The claimant has been steadily employed in his occupation as an electrical lineman and has had no loss of earnings. The employer argues strenuously that these circumstances prove that the claimant has not
[ 9 Pa. Commw. Page 473]
lost the use of his left eye within the meaning of the law. Continued employability and earnings are not the test in this kind of case.
The standard to be applied in the determination of whether compensation for the specific loss of the use of an eye is due, where the eye has been injured but not entirely destroyed, has been the subject of numerous and lengthy opinions. We will not repeat the history of the development of the law or analyze in detail the cases bearing on the subject, some of which are: DeVore v. Atlantic Manufacturing Company, 208 Pa. Superior Ct. 224, 222 A.2d 431 (1966); Shannon v. Turissini, 190 Pa. Superior Ct. 522, 154 A.2d 310 (1959); Oliver v. Westinghouse Electric Corporation, 186 Pa. Superior Ct. 604, 142 A.2d 486 (1958); McClemens v. Penn Auto Parts, 181 Pa. Superior Ct. 542, 124 A.2d 623 (1956); Stachowski v. Incorporated Real Estate Investors, 174 Pa. Superior Ct. 152, 100 A.2d 140 (1953); Diaz v. Jones & Laughlin Steel Corporation, 170 Pa. Superior Ct. 608, 88 A.2d 801 (1952); Diaz v. Jones & Laughlin Steel Corporation, 155 Pa. Superior Ct. 177, 38 A.2d 387 (1944). The ultimate test finally arrived at, after much travail, is that of whether the injured eye was lost for all practical intents and purposes, not whether claimant in fact has vision in the injured eye. In facilitation of the application of the ultimate test, a further standard has been adopted: Compensation may not be had if, using both eyes, the claimant can see better, in general, than by using the uninjured eye alone (Diaz v. Jones & Laughlin Steel Corporation, supra; Stachowski v. Incorporated Real Estate Investors, supra); or, as otherwise stated, there may be compensation if the use of the injured eye does not contribute materially to the claimant's vision in conjunction with the use of the normal eye (McClemens v. Penn Auto Parts, supra). The most recent case is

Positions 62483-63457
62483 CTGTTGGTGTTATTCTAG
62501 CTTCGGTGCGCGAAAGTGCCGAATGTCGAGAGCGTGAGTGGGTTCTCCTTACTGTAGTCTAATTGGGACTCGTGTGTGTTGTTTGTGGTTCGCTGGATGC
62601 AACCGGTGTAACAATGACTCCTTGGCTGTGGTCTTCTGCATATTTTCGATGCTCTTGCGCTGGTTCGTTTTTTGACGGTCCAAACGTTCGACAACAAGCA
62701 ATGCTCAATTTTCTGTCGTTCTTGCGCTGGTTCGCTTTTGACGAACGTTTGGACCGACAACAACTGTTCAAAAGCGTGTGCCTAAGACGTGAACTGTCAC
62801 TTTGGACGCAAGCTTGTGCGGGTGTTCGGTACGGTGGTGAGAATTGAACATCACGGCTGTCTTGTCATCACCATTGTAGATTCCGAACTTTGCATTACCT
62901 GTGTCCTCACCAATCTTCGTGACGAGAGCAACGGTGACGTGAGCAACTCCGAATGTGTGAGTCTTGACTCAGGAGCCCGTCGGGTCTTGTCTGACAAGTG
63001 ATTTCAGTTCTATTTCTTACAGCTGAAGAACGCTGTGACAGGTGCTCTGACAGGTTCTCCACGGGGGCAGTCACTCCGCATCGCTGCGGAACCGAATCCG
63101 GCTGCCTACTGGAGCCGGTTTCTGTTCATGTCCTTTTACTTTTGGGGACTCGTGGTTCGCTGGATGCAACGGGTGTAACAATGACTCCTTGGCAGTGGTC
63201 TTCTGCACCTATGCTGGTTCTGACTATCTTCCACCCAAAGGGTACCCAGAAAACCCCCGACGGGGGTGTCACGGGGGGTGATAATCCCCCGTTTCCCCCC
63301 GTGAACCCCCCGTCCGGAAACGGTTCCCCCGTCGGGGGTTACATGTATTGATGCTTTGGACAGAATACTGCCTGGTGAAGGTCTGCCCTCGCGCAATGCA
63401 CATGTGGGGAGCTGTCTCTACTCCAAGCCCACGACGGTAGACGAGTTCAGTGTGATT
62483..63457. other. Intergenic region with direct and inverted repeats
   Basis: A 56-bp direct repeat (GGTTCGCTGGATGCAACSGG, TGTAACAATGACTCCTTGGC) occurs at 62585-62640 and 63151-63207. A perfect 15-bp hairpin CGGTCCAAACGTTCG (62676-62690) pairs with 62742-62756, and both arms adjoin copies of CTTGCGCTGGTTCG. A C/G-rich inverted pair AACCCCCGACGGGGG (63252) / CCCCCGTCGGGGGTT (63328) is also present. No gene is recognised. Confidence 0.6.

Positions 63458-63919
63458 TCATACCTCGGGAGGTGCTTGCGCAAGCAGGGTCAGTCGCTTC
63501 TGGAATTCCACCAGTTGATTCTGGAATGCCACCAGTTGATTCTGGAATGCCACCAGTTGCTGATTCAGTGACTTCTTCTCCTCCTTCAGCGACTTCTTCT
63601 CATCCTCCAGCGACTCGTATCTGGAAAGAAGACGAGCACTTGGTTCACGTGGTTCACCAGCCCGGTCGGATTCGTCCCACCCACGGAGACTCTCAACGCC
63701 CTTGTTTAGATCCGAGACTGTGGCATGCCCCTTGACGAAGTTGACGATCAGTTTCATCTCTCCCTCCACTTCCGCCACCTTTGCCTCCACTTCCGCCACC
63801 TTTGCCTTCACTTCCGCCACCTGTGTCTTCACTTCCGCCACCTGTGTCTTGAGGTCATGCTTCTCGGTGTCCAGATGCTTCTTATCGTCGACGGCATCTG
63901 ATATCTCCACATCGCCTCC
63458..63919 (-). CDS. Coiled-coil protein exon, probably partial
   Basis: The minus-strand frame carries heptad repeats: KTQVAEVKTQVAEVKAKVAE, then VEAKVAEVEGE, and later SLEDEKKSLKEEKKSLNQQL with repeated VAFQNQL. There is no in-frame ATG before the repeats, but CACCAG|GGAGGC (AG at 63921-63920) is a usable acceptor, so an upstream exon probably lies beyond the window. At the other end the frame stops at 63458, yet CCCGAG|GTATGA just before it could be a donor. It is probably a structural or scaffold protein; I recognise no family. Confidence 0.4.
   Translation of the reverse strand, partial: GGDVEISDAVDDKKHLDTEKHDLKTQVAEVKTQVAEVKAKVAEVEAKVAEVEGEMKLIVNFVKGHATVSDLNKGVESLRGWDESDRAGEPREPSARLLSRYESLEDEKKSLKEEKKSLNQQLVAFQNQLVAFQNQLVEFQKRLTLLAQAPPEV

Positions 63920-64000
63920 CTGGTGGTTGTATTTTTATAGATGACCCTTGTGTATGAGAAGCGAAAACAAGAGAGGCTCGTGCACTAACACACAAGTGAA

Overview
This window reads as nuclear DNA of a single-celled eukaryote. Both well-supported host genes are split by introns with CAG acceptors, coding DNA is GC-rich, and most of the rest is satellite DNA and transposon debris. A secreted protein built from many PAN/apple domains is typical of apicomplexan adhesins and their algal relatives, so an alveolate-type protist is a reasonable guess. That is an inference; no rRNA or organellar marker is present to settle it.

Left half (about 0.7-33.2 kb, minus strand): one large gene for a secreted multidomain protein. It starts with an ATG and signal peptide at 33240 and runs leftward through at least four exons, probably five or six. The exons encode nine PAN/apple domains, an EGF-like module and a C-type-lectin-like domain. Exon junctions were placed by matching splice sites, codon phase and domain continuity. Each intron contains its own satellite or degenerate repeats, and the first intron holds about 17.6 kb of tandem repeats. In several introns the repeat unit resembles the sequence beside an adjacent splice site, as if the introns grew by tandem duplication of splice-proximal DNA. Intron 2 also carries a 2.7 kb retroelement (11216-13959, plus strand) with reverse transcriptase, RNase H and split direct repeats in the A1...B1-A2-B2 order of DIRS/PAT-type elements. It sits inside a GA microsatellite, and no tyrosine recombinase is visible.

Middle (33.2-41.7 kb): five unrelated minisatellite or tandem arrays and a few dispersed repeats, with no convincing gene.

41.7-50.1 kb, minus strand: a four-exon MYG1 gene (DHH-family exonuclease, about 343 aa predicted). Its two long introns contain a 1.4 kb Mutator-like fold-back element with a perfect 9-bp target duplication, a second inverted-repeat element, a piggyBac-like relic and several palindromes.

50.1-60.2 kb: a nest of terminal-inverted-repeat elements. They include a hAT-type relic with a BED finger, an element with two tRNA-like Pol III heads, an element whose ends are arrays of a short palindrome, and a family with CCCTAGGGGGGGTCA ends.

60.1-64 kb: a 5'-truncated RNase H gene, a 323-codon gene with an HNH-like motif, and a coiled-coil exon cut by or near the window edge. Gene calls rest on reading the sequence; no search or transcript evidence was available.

[ 9 Pa. Commw. Page 474]
DeVore v. Atlantic Manufacturing Company, supra. There the claimant, although the vision of his injured eye was otherwise impaired, also was left with only partial binocular vision, and an award of compensation was affirmed.
There being uncontradicted evidence that claimant suffers double vision in all fields of vision except to the right, the compensation authorities' finding that he has lost the use of the left eye for all practical intents and purposes seems to us to be supported by the evidence. There is sufficient proof that the injured eye does not contribute materially to his vision in conjunction with the use of his normal eye; rather, it is a detriment. The award therefore was proper.
And now, to wit, this 2nd day of August, 1973, judgment is ordered to be entered in favor of the claimant and against the defendant, Hershey Estates, and its insurance carrier, Pennsylvania Manufacturers Association Insurance Co., in the amount of Seven Thousand One Hundred and Twenty-Five Dollars ($7125.00), being compensation at the rate of $47.50 for 150 weeks, together with interest at the rate of six percent (6%) per annum on each deferred weekly installment, commencing with that due November 28, 1965.